Awarded the German Photo Book Prize in silver.
«My heart’s in the highlands», wrote Robert Burns in 1789 – and even today one can easily lose one’s heart to the eternally lonely, rough Scottish highlands. As well as dizzying cliffs, windswept islands and deep inland fjords in the west. Sirio Magnabosco and Dmitrij Leltschuk portray landscape and people with amazing, fascinating and enchanting views and show Scotland and its inhabitants in pictures never seen before.
(mare publishing house)
Shoyna, a fishing village, sinks slowly and unnoticed into the sand. Located in the Russian Arctic, it was first supported by the Soviet Union and developed into one of the largest ports on the White Sea coast. After the collapse of the Soviet Union, the place fell into oblivion and became impoverished. Not only the arctic cold is a problem for the inhabitants, but also the sand in which the village slowly sinks. All other villages in the Russian Arctic face the summer with relief, which takes away their ice and cold. Shoyna, however, has to come to terms with the scourge of grains of sand under which the houses slowly disappear. The photographers Dominique de Rivaz and Dmitrij Leltschuk travelled several times to the far north of Russia. Lyrical and pensive, immersed in the characteristic light of the north, “The Sand People of Shoyna” reveals the ecological disaster inherited from the Soviet Union. After their return, they juxtapose their pictures of Shoyna. In addition to the photographs, several texts describe the fate of the inhabitants of this secluded place.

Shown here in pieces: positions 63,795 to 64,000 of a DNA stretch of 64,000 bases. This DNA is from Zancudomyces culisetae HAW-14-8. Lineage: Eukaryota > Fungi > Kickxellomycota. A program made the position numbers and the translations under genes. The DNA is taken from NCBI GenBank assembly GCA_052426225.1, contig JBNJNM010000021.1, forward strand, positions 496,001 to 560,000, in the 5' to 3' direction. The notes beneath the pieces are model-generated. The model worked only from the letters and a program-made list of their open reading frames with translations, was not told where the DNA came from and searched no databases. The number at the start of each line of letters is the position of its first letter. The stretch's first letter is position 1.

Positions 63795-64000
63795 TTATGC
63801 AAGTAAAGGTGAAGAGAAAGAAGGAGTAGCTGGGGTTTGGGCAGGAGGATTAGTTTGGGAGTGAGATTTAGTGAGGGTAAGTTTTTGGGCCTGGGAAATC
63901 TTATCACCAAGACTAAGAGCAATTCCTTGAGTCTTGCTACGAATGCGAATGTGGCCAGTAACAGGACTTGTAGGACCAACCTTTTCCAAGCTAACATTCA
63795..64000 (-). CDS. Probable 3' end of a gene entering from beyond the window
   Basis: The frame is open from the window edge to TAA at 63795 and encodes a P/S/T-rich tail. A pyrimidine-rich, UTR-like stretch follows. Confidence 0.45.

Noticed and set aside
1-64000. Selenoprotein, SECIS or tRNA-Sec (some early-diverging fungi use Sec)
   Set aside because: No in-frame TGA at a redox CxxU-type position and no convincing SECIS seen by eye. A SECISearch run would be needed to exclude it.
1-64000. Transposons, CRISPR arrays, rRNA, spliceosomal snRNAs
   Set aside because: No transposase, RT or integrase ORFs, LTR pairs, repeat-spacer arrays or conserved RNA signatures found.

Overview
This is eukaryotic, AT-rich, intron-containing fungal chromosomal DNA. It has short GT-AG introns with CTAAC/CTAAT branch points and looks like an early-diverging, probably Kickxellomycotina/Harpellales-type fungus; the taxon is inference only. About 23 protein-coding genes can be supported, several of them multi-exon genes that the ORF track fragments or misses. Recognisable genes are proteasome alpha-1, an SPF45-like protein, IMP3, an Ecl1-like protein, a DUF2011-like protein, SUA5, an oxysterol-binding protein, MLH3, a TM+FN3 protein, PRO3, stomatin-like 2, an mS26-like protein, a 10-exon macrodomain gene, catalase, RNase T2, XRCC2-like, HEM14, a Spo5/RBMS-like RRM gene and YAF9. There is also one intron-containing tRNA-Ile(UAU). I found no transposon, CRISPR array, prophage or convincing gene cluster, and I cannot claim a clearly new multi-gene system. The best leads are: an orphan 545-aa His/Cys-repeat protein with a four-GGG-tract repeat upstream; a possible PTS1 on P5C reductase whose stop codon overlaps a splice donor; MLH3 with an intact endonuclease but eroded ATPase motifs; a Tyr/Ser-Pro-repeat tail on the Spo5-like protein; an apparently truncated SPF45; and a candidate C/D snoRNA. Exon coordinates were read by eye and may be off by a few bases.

(Les Editions Noir sur Blanc / Till Schaap Edition GmbH)
Paperback, 224 pages, 150 illustrations in color and BW
32 x 27.5 cm
Texts German / French
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«Auschwitz Never Left Me» – «Mich hat Auschwitz nie verlassen»
On 27 January 1945 Soviet soldiers liberated the Auschwitz concentration camp. More than a million people had been murdered here by the National Socialists; only a few prisoners escaped with their lives. Those who survived imprisonment in the camp were unable or unwilling to talk about their experiences in the years following liberation. They felt unable to talk about the excesses of humiliation they had to experience in Auschwitz, or they did not listen to their memories.
SPIEGEL editors and staff worldwide have now visited and interviewed former prisoners of the concentration camp, Susanne Beyer and Martin Doerry have compiled these reports in a book. The impressive accounts of the last surviving witnesses of Auschwitz are richly illustrated with portraits that the photographers Sara Lewkowicz and Dmitrij Leltschuk made for this volume.
(SPIEGEL Book Publishers)
Hardcover with dust jacket, 288 pages, 16,5 x 24,0 cm
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